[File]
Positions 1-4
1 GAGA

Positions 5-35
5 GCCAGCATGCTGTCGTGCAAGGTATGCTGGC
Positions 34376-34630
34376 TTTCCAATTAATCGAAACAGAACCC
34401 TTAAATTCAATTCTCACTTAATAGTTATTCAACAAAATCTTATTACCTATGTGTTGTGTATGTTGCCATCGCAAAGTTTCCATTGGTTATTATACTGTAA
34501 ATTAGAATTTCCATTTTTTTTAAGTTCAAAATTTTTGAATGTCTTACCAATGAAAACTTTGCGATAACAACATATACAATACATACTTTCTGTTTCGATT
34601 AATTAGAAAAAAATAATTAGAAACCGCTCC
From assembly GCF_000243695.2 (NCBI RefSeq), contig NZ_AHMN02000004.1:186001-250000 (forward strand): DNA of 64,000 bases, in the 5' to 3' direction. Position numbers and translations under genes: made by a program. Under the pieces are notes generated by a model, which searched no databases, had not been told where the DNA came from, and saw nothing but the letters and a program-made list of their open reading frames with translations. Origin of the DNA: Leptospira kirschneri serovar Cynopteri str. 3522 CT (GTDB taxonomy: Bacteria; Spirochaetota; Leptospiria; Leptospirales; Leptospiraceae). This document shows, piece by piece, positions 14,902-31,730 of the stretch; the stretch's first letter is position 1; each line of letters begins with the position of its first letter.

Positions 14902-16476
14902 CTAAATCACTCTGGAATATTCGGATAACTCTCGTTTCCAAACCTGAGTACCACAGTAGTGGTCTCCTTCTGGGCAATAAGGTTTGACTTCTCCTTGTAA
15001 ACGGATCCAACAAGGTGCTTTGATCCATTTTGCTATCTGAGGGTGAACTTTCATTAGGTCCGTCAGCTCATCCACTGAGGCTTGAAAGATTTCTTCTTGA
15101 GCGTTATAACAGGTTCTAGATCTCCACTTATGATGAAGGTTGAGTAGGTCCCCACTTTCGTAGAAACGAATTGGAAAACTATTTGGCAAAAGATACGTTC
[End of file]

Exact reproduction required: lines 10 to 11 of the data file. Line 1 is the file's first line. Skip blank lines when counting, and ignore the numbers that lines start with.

From assembly GCF_000243695.2 (NCBI RefSeq), contig NZ_AHMN02000004.1:186001-250000 (forward strand): DNA of 64,000 bases, in the 5' to 3' direction. Position numbers and translations under genes: made by a program. Under the pieces are notes generated by a model, which searched no databases, had not been told where the DNA came from, and saw nothing but the letters and a program-made list of their open reading frames with translations. Origin of the DNA: Leptospira kirschneri serovar Cynopteri str. 3522 CT (GTDB taxonomy: Bacteria; Spirochaetota; Leptospiria; Leptospirales; Leptospiraceae). This document shows, piece by piece, positions 14,902-31,730 of the stretch; the stretch's first letter is position 1; each line of letters begins with the position of its first letter.

Positions 14902-16476